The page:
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  • • Benign condition of chronic, nonprogressive hypercalcemia with mildly elevated intact parathyroid hormone

    • Family history of hypercalcemia, especially in children

    • Etiology is a defect in the gene coding for the calcium sensing receptor; autosomal dominant transmission

    • Essentially is an elevation in the calcium set point

    • Often discovered incidentally with screening laboratory studies

Symptoms and Signs

  • • Usually none

    • May have polyuria and polydipsia or thirst

Laboratory Findings

  • • High serum calcium

    • Normal or mildly elevated intact parathyroid hormone level

    • Low urinary calcium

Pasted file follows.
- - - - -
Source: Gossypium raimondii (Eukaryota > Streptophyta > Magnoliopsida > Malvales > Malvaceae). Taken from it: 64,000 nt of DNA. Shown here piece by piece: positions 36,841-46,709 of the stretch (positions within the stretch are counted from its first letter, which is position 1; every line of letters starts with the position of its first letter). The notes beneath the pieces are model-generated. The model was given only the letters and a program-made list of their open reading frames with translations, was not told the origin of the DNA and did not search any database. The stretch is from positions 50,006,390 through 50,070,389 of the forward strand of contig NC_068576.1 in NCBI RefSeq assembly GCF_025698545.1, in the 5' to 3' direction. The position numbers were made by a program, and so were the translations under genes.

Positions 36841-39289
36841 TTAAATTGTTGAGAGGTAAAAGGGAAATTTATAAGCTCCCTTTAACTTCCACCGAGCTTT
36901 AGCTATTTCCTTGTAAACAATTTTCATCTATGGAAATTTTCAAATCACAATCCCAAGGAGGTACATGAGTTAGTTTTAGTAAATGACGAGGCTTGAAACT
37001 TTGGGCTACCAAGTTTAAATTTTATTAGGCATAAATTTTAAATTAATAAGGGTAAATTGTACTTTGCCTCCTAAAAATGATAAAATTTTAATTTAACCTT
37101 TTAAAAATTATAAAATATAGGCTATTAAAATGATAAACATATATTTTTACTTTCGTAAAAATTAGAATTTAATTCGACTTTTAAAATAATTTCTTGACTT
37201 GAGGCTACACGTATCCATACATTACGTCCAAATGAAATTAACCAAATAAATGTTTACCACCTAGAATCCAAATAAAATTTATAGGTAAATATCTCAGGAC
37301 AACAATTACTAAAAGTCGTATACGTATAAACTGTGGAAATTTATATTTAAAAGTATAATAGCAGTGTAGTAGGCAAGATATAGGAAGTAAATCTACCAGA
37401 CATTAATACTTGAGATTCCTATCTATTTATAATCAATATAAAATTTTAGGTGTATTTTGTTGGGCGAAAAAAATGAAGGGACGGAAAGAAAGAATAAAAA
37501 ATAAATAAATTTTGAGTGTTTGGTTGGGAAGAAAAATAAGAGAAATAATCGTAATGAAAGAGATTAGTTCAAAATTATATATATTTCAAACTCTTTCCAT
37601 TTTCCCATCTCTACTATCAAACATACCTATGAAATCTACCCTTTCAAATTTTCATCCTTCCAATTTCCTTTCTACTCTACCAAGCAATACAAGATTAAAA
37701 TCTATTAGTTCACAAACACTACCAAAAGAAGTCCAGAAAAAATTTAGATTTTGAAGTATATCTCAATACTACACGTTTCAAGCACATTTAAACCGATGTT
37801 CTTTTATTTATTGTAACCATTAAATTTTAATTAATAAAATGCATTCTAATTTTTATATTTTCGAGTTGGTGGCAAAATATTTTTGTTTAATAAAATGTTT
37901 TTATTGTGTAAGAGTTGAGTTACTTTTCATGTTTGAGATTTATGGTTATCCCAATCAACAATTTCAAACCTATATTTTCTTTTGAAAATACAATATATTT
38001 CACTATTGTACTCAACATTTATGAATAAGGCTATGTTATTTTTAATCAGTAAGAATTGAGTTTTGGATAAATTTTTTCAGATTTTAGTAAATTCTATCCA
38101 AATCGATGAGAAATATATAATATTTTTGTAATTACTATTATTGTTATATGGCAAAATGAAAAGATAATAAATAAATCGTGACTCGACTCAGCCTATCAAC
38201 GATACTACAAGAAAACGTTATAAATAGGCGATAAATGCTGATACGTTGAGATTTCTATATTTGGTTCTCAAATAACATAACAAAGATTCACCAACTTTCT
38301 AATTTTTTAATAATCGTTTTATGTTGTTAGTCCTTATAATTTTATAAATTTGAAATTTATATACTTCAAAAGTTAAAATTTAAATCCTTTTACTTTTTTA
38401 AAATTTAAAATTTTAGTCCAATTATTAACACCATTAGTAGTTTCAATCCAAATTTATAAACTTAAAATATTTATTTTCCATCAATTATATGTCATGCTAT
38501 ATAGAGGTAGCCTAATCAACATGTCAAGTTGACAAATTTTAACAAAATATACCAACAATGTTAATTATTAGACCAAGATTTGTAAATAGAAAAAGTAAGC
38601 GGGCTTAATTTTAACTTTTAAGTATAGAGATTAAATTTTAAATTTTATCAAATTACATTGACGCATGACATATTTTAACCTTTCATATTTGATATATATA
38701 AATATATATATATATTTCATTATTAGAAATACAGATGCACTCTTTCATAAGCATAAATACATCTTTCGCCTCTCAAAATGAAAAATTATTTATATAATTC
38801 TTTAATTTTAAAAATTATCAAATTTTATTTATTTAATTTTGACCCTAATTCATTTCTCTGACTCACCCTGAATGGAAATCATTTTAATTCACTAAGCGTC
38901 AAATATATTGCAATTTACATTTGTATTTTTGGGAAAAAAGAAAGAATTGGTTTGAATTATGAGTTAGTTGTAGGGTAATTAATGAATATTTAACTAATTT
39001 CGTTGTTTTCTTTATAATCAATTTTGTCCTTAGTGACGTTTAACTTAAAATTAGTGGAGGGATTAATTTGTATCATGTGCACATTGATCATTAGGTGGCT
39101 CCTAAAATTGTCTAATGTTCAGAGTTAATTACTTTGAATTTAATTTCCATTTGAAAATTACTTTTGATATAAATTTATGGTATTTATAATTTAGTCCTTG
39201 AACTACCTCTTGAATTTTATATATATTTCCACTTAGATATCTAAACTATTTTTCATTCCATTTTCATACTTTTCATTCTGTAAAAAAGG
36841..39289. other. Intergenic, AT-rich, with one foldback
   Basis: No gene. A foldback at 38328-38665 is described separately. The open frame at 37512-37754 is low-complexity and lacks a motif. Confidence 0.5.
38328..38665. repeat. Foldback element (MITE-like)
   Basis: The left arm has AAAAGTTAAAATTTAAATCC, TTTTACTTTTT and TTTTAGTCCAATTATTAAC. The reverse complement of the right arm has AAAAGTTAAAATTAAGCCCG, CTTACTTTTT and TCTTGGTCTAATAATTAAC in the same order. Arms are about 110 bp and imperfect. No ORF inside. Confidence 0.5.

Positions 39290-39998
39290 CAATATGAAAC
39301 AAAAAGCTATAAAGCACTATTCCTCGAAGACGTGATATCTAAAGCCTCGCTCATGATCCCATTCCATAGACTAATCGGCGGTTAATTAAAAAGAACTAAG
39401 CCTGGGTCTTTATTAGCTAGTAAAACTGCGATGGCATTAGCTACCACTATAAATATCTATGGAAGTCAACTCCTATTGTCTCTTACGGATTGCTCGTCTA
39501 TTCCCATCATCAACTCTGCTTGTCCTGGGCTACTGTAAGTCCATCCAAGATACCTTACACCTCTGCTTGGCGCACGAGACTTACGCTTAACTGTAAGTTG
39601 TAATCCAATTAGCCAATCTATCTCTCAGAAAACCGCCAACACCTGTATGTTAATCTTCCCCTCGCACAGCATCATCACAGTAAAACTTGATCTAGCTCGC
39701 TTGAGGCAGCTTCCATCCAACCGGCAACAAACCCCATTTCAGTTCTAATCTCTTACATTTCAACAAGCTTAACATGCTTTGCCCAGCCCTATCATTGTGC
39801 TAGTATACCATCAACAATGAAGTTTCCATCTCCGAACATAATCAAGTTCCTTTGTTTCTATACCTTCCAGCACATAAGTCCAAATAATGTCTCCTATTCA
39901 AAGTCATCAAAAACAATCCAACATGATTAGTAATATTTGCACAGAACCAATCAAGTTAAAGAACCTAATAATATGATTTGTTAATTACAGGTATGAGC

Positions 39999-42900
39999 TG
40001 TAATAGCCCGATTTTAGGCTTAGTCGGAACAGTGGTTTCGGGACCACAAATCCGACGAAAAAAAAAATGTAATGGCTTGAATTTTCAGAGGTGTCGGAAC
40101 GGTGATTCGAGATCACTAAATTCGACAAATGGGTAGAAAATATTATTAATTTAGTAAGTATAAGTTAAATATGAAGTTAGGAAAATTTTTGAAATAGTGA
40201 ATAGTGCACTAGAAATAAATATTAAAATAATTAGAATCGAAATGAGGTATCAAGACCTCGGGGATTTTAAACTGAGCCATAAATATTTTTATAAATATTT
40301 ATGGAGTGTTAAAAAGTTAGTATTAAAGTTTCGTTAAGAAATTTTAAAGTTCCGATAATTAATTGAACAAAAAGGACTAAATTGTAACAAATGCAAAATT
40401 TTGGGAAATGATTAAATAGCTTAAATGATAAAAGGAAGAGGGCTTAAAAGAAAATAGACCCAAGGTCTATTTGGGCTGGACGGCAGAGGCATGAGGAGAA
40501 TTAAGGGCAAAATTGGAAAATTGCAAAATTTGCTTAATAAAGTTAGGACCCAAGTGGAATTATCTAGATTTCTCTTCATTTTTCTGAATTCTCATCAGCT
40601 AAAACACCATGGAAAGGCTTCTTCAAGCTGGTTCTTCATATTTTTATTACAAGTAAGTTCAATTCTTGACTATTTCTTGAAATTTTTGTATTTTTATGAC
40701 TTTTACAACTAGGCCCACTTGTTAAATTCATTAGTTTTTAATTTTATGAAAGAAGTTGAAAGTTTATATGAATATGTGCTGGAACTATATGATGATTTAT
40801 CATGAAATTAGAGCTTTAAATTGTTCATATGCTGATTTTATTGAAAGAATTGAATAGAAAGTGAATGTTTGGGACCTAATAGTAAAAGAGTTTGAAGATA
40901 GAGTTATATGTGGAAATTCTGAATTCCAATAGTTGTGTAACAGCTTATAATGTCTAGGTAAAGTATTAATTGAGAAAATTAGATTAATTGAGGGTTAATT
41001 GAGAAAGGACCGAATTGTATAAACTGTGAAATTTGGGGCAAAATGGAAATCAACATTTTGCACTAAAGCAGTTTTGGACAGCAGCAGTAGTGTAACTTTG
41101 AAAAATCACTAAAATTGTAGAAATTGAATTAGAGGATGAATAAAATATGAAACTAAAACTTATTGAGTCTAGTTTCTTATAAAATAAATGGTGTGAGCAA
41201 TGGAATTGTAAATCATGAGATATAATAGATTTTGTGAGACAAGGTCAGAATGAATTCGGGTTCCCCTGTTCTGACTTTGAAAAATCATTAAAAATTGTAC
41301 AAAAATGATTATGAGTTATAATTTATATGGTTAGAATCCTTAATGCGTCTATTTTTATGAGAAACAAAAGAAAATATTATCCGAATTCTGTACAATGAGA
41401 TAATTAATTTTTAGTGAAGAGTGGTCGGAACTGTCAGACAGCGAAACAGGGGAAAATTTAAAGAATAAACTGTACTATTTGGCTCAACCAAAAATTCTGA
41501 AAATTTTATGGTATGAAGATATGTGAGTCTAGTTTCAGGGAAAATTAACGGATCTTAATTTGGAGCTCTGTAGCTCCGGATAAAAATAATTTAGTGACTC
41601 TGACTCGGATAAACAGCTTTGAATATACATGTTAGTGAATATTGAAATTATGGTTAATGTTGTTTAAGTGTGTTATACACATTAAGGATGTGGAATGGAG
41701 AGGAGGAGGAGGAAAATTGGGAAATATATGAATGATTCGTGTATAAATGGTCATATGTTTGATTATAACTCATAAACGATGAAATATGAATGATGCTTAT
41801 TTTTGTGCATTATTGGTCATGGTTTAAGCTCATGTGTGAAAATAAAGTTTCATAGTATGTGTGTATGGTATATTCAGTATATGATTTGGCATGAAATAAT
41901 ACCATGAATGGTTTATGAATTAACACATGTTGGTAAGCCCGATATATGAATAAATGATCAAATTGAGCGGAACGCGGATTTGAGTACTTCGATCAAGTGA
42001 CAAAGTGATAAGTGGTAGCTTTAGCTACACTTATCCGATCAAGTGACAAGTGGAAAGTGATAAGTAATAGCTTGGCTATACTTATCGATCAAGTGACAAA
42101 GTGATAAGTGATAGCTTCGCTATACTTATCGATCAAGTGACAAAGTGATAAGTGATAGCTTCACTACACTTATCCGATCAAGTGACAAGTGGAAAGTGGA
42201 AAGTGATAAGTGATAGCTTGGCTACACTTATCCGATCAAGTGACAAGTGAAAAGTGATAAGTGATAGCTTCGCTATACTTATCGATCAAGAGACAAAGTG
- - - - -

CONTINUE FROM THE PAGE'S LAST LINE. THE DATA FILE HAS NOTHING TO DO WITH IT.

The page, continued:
• Urinary calcium clearance to creatinine clearance ratio of < 0.01

    • Possibly high serum magnesium level

Rule Out

  • • Primary hyperparathyroidism

  • • Complete history (including family) and physical exam

    • Direct genetic testing for calcium sensing receptor defect

  • • None required

    • Operative neck exploration does not alleviate this condition (with the exception of total parathyroidectomy, and surgically induced permanent hypoparathyroidism)

    • Genetic counseling important; offspring homozygous for mutation have severe neonatal hyperparathyroidism, which is potentially lethal


Pollak MR et al. Mutations in the human Ca-sensing receptor gene cause familial hypocalciuric hypercalcemia and neonatal severe hyperparathyroidism. Cell. 1993;75:1297.  [PubMed: 7916660]
Marx SJ et al. The hypocalciuric or benign variant of familial hypercalcemia: clinical and biochemical features in fifteen kindreds. Medicine. 1998;60:397.
Egbuna OI. Brown EM. Hypercalcaemic and hypocalcaemic conditions due to calcium-sensing receptor mutations. Best Practice & Research in Clinical Rheumatology 2008, 22(1):129-48.  [PubMed: 18328986]

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